I’m blessed to have been given the awesome charge of mothering both a daughter and a son.  My daughter is the first-born.  I remember dancing to Beyoncé’s Who Runs the World and reading Jada Pinkett-Smith’s Girls Hold Up This World with her at a very early age.

In 4th grade, while exploring middle schools, we only considered single-sex schools as studies showed they were the best environment for girls to thrive.

By the summer after 6th grade, she was headed to Girls Leadership Camp, where she returned with tools to skillfully navigate increasingly complex relationships, always confidently using her voice and being brave.

She has t-shirts that say I’m powerful and mugs with mantras   “Strong, Smart and Bold.”  She’s been surrounded by aunties and swarms of my sorority sisters since birth.

Now as a 9th grader, she owns a copy of “We Should All Be Feminists” and was Angela Davis for Halloween. She is fierce with intention and design.

I consider myself doubly blessed to mother a son. We learned at an early age that he loved sports!  There wasn’t a sport he tried that he did not like and couldn’t naturally do well, but by the age of 3, it was evident basketball was his love and passion.

He began playing at the YMCA on Saturdays and by 2nd grade, he was playing on 3 teams: recreational, his elementary school’s, and a 3rd grade AAU team. His life as a scholar-athlete had just begun.

When his sister made the move to an independent single-sex school, he made it known that he desired an all-boys educational environment for himself because girls are “bossy.”

As he approached middle school, I knew it was time to find spaces to help him develop his leadership capacity as I had done previously with his sister. We considered the Boy Scouts but he wasn’t interested so we didn’t push it.  While I have a few summer programs for him for the future, I was surprised at how very little was available for our boys beyond sports in middle school.

In 2015 I attended a symposium, Understanding Boys. It was a game changer. 

It opened my eyes to appreciate that boys are different and shouldn’t be judged based on girls as the gold standard of good behavior.  So when my son is physical and loud, I understand and appreciate now that it’s his way of telling me he misses and loves me deeply and wants to spend time with me.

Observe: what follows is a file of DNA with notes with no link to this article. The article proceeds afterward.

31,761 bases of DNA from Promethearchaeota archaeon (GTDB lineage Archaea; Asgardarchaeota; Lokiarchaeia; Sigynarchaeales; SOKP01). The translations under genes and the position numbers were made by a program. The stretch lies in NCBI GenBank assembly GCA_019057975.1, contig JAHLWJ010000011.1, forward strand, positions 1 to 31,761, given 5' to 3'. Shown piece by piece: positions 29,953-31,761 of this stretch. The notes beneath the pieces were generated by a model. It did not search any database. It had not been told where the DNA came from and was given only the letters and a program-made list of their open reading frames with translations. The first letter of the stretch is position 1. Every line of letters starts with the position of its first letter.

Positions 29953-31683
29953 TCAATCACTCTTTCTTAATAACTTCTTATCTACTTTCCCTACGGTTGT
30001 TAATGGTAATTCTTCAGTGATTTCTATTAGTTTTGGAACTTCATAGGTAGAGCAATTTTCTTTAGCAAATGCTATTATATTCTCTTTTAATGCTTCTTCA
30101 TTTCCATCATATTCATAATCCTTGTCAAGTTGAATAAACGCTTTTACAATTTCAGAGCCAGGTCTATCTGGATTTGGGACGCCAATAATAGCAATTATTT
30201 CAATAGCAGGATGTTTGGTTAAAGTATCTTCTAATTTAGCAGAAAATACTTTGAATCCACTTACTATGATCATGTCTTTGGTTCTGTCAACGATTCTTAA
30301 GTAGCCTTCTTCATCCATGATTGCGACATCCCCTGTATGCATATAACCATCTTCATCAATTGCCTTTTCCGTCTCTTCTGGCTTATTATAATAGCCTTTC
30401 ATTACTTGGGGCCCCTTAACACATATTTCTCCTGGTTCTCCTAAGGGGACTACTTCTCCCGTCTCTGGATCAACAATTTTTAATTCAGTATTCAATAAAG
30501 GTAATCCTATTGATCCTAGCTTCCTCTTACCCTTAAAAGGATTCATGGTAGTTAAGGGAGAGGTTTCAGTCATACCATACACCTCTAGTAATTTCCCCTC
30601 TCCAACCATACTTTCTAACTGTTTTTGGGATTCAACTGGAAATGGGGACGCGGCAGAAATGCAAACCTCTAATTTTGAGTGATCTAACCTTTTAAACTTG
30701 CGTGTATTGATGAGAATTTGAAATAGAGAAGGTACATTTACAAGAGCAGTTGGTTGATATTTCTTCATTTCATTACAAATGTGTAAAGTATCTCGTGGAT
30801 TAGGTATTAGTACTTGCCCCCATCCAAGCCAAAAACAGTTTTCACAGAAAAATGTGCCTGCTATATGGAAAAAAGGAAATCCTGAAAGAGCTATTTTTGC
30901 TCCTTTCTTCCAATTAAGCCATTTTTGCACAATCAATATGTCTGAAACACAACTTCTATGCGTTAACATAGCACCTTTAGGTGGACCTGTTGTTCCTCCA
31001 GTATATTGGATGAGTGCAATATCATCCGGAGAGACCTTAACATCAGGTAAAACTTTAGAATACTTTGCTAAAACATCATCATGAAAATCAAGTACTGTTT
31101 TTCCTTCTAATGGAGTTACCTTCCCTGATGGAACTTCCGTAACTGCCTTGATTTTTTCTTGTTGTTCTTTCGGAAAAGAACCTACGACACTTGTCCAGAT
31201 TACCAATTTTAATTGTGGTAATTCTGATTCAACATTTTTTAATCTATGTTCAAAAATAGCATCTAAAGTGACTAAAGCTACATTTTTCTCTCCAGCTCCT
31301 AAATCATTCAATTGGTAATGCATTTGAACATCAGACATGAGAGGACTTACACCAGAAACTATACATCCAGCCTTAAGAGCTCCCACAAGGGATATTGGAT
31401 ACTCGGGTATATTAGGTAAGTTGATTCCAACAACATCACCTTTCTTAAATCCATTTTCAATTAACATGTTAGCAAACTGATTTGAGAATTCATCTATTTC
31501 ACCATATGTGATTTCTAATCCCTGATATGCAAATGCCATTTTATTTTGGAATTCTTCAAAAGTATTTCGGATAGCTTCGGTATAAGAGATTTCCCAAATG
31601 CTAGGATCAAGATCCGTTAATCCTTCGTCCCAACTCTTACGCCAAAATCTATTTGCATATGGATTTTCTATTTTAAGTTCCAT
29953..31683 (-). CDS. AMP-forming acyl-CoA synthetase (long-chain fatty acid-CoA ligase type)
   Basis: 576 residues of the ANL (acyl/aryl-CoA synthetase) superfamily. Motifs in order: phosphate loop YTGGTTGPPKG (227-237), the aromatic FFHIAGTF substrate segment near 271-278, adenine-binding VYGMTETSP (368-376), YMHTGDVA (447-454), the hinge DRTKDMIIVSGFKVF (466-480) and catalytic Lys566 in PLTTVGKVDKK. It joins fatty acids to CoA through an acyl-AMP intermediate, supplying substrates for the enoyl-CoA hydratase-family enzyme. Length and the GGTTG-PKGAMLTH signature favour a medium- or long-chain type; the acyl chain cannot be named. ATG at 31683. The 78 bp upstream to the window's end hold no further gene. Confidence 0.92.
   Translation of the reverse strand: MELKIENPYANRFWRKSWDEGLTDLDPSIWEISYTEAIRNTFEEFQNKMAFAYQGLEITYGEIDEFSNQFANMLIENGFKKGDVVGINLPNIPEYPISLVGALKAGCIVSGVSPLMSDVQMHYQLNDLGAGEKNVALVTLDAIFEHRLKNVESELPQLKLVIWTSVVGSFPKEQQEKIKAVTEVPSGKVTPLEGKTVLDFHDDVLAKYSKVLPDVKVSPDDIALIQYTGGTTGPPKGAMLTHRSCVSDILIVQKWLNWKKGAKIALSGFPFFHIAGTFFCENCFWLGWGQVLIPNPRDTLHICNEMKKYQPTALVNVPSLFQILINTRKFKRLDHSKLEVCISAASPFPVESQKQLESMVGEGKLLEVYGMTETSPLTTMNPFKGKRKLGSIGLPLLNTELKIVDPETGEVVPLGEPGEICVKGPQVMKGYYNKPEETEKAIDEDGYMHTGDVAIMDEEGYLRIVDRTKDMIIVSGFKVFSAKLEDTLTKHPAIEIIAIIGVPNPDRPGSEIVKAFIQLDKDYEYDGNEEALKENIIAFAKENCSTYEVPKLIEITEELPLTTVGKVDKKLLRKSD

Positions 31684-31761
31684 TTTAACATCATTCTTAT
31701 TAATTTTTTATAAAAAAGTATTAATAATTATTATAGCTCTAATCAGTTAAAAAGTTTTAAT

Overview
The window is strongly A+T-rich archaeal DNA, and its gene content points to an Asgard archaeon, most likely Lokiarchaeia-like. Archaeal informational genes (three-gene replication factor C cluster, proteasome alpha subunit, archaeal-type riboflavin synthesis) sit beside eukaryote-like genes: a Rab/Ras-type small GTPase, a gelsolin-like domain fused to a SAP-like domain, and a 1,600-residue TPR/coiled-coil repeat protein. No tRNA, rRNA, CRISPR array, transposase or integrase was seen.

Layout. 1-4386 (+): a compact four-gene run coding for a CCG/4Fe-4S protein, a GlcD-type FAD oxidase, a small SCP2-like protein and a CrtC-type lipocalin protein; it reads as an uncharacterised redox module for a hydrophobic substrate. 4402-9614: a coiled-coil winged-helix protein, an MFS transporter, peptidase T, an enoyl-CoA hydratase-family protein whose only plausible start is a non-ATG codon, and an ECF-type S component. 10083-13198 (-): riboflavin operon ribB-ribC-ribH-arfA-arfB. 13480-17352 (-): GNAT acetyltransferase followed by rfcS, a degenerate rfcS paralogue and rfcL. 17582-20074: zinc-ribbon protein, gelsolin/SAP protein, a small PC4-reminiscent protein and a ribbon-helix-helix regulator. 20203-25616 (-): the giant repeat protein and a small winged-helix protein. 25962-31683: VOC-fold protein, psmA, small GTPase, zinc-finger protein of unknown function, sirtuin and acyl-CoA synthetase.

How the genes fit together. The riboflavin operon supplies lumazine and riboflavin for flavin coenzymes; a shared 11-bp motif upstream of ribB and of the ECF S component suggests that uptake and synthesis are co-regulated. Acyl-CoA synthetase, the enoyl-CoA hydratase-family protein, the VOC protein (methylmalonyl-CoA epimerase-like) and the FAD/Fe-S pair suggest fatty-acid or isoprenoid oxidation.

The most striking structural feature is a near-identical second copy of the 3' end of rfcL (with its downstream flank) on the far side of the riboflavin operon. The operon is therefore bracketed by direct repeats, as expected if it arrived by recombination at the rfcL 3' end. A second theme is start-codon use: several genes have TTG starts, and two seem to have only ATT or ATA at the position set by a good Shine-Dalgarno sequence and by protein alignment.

Boys have specific needs and it is the responsibility of the adults in their lives to understand what is needed to bring out the best in them.

Recently I attended a youth leadership conference in the dual role as a parent accompanying my children and a sponsor.  In the midst of a sea of men in suits, I noticed my son was uncomfortable; he was out of his comfort zone in the very place he should feel understood.

While I naturally created a village of wise women for my daughter, I realized I had not done the same for my son. And I owed that to him. 

I learned I have to be deliberate about cultivating a community of males for my son.

In my own personal conversations, my girlfriends and I often say that girls need the support to compete in a man’s world and so why would boys need help?  Although it receives less attention, boys are struggling.

Women now represent 56% of college students.  According to the Education Department Reports, men are more likely to drop out and have lower graduation rates. Men are not making it to the finish line.

Boys are four times as likely as girls to be suspended or expelled from grades K-12.

Suicide is the second leading cause of death of males in America and they occur four times the rate of girls.

These statistics are alarming. Our boys need us to advocate for them and change the current trajectory.

There is the old adage that mothers love their sons and raise their daughters, suggesting we hold very different standards for girls and boys. We coddle our sons and ensure our daughters are capable. The disparity is painfully obvious. It’s time for us to begin raising our sons too!

When we hear the news stories on sexual assault or mass shootings, males are most likely the perpetrators.  We have to question what it is about our culture that is cultivating entitlement, abuse of power, disregard for others, and recklessness in males.

I want my son to be equally as amazing as my daughter.

I want our families to be stronger because our men are actively engaged in leading them and building the next generation of strong men.

I Co-founded Partnership for Boys to be a solution.  This work cannot be done in isolation so I joined forces with Clyde Cole, an expert on educating boys and a passionate servant leader. This powerful combination of Mother’s wit and practitioner is the core of a collaboration where the healthy development of boys is our driving force.

We created Partnership for Boys for my son Ryan and the millions of boys just like him.  Our mission is to develop driven, engaging, resilient and responsible boys and young men.

We reach boys through partnering with parents, schools, and school systems to support them and cultivate environments where they thrive.

We want boys to lead with love, empathy, wisdom, and self-control with a clear vision for their bright futures and a strategy to get them there.

We want them to have the courage to withstand life’s challenges and difficulties and the strength to persevere. Our families, communities, and world will be stronger as a result.

Jasmine Bellamy is the mother of two and the co-founder of Partnership for Boys, Inc

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